"O Janey," exclaimed two of the other girls in a breath, "a committee does sound so absurdly formal.""Well, let's settle to business now," said Ruth; "I'm sure I'm more than willing. Who has got a pencil and paper?"The carriage lay smashed a couple of hundred yards from the gates of the avenue.
"Well," said Janet, "what did that impertinent servant want? I hope you showed her her place, Dorothy? The idea of her presuming to stop us when we were so busy!"
"Oh, my!" exclaimed Miss O'Hara, "that's nothing. Goodness gracious me! what would you think of thirty or forty miles on an Irish jaunting car, all in one day, Mrs. Freeman? That's the sort of thing to make the back ache. Bump, bump, you go. You catch on to the sides of the car for bare life, and as likely as not you're pitched out into a bog two or three times before you get home. Papa and I have often taken our thirty to forty miles' jaunt a day. I can tell you, I have been stiff after those rides. Did you ever ride on a jaunting car, Mrs. Freeman?"Janet ran out of the room. Her heart was beating hard and fast. Should she tell Mrs. Freeman what Olive had just confided to her, that Bridget and a number of the smaller children of the school had rushed down the road to meet Evelyn, carrying boughs in their hands, and doubtless shouting loudly in their glee?"Yes, what is it?"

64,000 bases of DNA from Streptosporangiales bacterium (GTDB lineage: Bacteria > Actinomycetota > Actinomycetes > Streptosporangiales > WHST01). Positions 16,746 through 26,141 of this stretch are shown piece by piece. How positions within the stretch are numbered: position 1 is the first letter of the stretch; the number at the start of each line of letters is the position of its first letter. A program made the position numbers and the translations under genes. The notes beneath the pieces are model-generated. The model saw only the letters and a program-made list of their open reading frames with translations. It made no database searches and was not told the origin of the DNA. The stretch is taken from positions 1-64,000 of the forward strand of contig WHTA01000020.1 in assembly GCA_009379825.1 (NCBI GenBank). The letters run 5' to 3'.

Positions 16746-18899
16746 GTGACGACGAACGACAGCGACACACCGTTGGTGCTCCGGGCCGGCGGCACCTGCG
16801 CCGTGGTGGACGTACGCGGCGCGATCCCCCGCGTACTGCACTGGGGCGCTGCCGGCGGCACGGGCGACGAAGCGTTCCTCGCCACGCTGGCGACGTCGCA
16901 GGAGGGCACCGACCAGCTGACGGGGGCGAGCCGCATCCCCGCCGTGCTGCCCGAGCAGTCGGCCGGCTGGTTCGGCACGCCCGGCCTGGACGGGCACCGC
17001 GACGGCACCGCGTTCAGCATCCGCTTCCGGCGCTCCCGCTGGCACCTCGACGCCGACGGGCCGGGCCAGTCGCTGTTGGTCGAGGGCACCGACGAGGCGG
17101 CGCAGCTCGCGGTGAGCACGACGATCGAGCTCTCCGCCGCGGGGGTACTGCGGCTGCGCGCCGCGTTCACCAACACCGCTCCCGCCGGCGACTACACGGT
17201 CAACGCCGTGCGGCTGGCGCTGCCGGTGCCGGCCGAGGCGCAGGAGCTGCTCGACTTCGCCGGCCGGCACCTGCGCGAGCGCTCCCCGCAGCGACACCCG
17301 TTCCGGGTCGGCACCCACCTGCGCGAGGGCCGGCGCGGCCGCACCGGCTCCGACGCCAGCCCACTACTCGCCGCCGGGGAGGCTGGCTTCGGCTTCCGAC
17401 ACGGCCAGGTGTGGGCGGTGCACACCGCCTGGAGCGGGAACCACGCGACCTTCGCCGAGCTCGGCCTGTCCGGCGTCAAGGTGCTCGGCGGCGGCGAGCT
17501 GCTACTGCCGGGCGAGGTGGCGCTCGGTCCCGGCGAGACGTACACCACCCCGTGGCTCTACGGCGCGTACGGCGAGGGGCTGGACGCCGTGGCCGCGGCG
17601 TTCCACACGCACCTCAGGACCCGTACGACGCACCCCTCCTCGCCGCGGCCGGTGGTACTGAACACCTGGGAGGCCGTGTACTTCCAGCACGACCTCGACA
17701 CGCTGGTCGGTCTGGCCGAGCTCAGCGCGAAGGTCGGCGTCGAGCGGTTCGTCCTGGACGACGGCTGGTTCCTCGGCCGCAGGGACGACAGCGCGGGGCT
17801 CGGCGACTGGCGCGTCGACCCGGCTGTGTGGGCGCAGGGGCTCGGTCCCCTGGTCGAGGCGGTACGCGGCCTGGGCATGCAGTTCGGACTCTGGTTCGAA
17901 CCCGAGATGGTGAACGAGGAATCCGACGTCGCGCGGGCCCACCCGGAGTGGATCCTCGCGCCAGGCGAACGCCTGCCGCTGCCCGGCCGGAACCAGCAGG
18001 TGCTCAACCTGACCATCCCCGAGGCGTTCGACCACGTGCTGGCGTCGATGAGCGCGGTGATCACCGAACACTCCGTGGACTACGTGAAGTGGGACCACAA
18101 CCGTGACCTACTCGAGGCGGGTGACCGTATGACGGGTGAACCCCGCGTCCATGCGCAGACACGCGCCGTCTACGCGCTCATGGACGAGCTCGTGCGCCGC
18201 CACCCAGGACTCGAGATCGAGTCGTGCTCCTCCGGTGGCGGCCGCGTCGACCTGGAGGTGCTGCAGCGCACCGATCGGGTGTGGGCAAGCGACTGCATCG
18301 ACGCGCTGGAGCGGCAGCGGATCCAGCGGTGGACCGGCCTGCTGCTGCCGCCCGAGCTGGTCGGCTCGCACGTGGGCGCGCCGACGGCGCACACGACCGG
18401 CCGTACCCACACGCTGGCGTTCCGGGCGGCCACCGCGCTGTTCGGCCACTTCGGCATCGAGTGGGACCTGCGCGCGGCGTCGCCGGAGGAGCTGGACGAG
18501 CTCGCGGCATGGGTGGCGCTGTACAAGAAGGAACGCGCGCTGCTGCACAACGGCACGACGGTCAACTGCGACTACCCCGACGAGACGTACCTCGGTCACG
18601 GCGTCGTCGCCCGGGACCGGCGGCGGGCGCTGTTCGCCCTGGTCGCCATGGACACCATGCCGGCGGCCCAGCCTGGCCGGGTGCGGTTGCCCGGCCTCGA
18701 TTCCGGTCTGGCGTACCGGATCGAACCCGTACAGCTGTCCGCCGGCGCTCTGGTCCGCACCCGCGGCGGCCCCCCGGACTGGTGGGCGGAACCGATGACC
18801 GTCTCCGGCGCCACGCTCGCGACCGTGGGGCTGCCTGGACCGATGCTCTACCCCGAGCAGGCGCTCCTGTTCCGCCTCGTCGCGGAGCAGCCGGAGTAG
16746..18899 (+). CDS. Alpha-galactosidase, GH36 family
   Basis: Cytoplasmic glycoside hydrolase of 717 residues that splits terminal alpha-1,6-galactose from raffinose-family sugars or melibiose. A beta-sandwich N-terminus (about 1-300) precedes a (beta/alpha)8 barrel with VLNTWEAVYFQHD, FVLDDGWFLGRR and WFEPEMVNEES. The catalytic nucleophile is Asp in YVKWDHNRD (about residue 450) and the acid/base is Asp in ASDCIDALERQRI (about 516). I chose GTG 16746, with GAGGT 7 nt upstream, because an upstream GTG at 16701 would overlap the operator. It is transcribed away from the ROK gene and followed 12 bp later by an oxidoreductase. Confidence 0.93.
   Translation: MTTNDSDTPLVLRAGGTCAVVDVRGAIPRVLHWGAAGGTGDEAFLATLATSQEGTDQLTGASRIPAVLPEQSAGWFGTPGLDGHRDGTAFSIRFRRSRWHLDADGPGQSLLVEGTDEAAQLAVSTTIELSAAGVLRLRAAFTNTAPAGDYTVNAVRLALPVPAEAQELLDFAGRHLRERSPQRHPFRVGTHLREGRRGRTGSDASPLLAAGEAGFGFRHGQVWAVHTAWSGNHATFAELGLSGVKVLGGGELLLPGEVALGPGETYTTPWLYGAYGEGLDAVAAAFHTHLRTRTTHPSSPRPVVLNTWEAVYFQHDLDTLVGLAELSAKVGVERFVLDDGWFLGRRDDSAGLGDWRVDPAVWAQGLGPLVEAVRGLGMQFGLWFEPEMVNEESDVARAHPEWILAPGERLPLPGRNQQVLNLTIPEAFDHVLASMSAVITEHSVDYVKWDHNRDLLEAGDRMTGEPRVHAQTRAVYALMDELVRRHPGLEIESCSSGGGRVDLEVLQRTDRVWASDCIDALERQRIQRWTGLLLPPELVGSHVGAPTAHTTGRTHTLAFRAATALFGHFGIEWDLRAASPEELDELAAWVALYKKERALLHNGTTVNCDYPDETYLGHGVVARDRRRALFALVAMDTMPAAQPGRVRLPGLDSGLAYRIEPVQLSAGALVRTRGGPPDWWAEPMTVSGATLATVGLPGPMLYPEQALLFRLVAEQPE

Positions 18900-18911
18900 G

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"No, it was that wild Irish girl's doing. I really don't know what to do with her."
Janet bent her fair face again over the open page; a faint flush had risen in each of her cheeks.
"Are you coming, Dorothy?" called Janet May from the end of the passage.